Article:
When one thinks of Britain, the words “dreary” and “rain” tend to be the first things to come to mind. For me, this was certainly reaffirmed as I started packing to go to Creamfields Music Festival in Cheshire… only about 30 minutes before I was due to leave. Not the brightest of ideas. Creamfields is a huge electronic music festival held annually, and it attracts over 50,000 people, many of whom camp there for the weekend. Insert “camping” into the “dreary” and “rain” equation. Then insert “50,000 people”. The final outcome? Mud. Lots and lots of mud. It’s a simple equation, really.
As I soon discovered, mastering a festival like Creamfields, and most of the other music festivals that take over Britain during the summer, is an art. Packing is the first medium upon which this art can be expressed, and it is perhaps the most important one, because how you pack for a music festival ultimately determines your level of enjoyment at said festival. For example, forgetting your Wellies is something that completely redefines the term “walk of shame”. Those few poor souls who did indeed neglect to pack their boots experienced that shame firsthand within seconds of arriving at the vast stretch of farmland that was to be their home for the following three days. But they were eventually spared from the patronizing smirks of their fellow festivalgoers. After roughly a kilometer of walking through mud (that had the consistency of quicksand, mind you), the festival gods forgave them for their senselessness by providing them with stands that sold Wellies. And so, they were saved.
|English mud at its finest|
The next item on the packing list would seem quite obvious to most, but it was effectively neglected by the useless few people who seemed to think that spending 48-plus hours in the rain and mud could be turned into a “sexy” experience. This item is, of course, warm clothing. The amount of exposed rear-ends I saw making their way around the festival took me right back to the basements of the steamy (disgusting) frat parties that I frequented way too much in college. And the fact that these rear-ends belonged to girls who were clearly freezing said rear-ends off… well, let’s just say it was pretty funny. I personally just don’t understand the point of trying to look like an uglier version of a Playboy bunny when you’re camping out in podunk England anyway. You’re living knee-deep in mud for three days. Sexy went out the window the second you bought your tent.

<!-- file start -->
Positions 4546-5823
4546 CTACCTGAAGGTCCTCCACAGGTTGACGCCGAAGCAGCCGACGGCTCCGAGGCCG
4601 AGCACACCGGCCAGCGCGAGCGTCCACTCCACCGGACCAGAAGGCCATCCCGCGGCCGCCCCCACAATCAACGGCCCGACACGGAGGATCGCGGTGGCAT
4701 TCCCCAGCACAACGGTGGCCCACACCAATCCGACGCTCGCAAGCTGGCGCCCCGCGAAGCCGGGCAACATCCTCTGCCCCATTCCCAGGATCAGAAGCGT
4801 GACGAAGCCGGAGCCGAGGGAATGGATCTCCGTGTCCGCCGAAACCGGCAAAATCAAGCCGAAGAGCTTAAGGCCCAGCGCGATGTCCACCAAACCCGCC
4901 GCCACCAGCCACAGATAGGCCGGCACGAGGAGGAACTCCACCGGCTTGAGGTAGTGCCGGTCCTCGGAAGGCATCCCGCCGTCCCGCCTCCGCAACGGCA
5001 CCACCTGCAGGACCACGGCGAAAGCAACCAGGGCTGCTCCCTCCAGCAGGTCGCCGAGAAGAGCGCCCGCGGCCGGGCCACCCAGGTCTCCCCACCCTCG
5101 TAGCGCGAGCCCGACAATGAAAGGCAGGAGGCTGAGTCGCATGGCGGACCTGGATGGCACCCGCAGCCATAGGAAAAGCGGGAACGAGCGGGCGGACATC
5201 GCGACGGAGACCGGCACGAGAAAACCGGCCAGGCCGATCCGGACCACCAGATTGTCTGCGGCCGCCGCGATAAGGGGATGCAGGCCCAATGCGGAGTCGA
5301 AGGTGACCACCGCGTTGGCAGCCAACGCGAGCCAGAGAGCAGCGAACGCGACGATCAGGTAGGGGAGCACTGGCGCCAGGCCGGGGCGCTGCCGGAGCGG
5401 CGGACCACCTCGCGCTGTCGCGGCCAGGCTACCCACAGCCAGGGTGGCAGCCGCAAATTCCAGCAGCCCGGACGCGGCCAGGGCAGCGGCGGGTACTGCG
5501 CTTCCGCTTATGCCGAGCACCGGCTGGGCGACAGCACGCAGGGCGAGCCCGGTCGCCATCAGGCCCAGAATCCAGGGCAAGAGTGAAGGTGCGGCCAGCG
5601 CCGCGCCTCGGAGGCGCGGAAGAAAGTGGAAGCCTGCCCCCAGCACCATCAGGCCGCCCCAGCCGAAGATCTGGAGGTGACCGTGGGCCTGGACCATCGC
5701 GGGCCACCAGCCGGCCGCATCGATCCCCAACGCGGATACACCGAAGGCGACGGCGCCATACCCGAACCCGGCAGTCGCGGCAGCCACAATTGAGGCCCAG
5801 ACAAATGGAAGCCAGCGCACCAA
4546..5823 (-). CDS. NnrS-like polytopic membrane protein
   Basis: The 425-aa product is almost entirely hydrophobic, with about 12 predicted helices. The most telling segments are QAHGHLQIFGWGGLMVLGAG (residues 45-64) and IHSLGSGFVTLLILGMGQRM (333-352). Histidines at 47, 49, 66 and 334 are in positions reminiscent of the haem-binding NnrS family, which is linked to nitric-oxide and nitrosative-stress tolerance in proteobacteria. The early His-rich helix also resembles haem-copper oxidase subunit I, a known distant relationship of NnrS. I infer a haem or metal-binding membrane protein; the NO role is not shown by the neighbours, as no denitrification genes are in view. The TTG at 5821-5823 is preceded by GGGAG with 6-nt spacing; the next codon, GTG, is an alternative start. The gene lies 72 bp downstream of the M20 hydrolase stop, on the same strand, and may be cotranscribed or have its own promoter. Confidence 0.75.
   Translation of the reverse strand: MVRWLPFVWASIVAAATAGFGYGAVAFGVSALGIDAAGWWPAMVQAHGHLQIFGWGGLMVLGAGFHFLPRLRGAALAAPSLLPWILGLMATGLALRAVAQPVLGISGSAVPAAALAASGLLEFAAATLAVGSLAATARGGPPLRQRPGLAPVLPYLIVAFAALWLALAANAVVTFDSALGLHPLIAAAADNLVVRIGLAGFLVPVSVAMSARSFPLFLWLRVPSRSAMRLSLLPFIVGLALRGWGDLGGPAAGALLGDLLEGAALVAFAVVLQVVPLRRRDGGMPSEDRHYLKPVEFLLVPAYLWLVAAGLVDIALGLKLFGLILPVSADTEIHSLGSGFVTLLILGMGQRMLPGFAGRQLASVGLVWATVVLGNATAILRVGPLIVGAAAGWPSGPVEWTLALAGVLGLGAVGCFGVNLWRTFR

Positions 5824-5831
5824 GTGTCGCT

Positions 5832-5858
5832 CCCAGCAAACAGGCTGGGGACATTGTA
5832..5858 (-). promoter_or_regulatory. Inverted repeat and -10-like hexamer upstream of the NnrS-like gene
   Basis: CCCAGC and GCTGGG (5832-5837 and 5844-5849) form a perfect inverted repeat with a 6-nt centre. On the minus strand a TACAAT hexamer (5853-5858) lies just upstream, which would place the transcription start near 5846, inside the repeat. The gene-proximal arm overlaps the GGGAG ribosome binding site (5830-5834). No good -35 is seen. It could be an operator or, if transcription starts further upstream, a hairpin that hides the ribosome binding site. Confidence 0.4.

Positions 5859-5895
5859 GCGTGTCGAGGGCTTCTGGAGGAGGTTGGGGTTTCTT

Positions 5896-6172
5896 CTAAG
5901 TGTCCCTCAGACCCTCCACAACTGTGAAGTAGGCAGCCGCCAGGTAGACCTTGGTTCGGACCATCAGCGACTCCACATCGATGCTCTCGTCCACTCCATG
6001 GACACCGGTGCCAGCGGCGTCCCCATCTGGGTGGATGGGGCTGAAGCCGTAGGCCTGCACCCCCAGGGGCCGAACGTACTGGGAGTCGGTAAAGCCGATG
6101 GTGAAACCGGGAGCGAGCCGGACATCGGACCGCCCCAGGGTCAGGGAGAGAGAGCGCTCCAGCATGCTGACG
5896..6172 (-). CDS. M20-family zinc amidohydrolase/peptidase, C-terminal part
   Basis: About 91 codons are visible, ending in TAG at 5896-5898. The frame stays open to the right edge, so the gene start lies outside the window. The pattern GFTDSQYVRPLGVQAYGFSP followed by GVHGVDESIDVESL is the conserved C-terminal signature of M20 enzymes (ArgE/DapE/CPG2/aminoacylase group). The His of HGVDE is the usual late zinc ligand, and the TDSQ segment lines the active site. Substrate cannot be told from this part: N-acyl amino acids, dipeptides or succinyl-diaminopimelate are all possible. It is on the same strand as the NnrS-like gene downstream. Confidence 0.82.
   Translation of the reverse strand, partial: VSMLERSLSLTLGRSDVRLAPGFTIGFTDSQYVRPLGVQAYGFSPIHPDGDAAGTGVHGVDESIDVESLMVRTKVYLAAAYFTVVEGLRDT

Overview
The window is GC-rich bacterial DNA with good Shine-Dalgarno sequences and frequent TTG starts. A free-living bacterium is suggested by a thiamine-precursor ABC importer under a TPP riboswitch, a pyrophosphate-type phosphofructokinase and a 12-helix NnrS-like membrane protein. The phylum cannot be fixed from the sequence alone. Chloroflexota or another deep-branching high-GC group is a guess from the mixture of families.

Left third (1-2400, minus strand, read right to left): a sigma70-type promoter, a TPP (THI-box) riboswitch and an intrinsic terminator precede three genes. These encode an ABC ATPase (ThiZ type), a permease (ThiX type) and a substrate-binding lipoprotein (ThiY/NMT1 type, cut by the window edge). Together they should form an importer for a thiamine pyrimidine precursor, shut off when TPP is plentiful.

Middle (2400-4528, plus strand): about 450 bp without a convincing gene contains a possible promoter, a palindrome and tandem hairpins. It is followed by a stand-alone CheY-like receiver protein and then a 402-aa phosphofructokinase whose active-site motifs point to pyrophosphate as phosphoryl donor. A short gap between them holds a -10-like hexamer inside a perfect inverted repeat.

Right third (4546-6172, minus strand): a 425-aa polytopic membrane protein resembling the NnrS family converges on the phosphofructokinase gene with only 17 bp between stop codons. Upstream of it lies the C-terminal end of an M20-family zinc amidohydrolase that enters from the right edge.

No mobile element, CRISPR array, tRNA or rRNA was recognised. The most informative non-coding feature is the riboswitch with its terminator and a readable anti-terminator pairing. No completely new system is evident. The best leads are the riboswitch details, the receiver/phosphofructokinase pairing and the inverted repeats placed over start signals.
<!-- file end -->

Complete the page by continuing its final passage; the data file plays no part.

So, the art of packing for any festival can be concluded with one final item (besides the obvious camping gear): toilet paper. I won’t go into the specifics of why this item is essential for any festival. Take my word when I say it just is.
Next, we have the art of finding the perfect location and pitching your tent. My group and I were particularly lucky that we arrived as late as we did, because it was easy to find a low-traffic and less crowded area. Festivalgoers are noisy, drunk, and insensitive to the few foolish people who actually think it's possible to be able to sleep. The best solution to this unsolvable problem is to find a space in one of the less-congested camping zones and just hope for the best (I also recommend buying earplugs). As for pitching the tent… well, don’t do it unless you know how to. Again, this would seem like a fairly obvious statement, but as I’ve described, common sense seemed to be nowhere in sight all weekend. As we crawled into our newly pitched tent to avoid the intermittent rain and plan our stage hopping, we watched as three helpless, half-naked girls pitched, un-pitched, and re-pitched their tent over the span of an hour. We debated going to help them, but it was raining pretty hard, and we were busy enjoying the comfort of our tent that our hard work awarded us. Well, I have no problem saying that we successfully demonstrated how people are jerks and won’t help you pitch your tent in the rain… so you’d better know how to.
And finally, we have the art of etiquette, something the Brits are supposedly famous for. If there’s one thing I learned all weekend, it’s that etiquette joined common sense and sexy when they jumped out the window. While the contents of our tents remained safe, we discovered the hard way that Wellie-theft was not uncommon. And staying mud-free? Forget about it. There must be something about the mud and rain that invites people to want to smash their boots in it as much as possible, consequently showering the surrounding people with the thick slop beneath their feet. Which brings me back to my first point: pack well.
So, to you future festivalgoers, I implore you to heed my above advice. The creamy fields of Creamfields and the accompanying rain are not exclusive to Creamfields… they extend themselves to all English music festivals. Novices be warned: the festival gods spare no innocent soul, and while the line-ups of certain festivals are certainly worth it, you can expect to be haunted by the images of mud in all of its glorious and numerous consistencies for the rest of your lives.
|Tiesto @ Creamfields 2011|